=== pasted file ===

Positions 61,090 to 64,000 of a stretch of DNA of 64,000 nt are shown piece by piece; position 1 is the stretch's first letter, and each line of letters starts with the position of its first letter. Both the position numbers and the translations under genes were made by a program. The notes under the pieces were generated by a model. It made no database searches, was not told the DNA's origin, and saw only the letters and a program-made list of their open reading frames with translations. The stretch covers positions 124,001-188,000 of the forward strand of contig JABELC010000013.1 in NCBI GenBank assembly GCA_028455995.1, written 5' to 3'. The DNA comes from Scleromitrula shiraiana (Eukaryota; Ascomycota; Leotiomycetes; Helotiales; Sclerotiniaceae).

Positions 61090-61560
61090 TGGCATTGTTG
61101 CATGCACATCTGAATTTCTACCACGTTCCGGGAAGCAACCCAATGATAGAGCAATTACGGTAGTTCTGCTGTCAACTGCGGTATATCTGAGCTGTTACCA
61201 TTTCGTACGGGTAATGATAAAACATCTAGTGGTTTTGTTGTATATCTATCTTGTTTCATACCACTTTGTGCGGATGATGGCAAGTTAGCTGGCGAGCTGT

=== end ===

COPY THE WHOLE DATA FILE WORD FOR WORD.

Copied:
Positions 61,090 to 64,000 of a stretch of DNA of 64,000 nt are shown piece by piece; position 1 is the stretch's first letter, and each line of letters starts with the position of its first letter. Both the position numbers and the translations under genes were made by a program. The notes under the pieces were generated by a model. It made no database searches, was not told the DNA's origin, and saw only the letters and a program-made list of their open reading frames with translations. The stretch covers positions 124,001-188,000 of the forward strand of contig JABELC010000013.1 in NCBI GenBank assembly GCA_028455995.1, written 5' to 3'. The DNA comes from Scleromitrula shiraiana (Eukaryota; Ascomycota; Leotiomycetes; Helotiales; Sclerotiniaceae).

Positions 61090-61560
61090 TGGCATTGTTG
61101 CATGCACATCTGAATTTCTACCACGTTCCGGGAAGCAACCCAATGATAGAGCAATTACGGTAGTTCTGCTGTCAACTGCGGTATATCTGAGCTGTTACCA
61201 TTTCGTACGGGTAATGATAAAACATCTAGTGGTTTTGTTGTATATCTATCTTGTTTCATACCACTTTGTGCGGATGATGGCAAGTTAGCTGGCGAGCTGT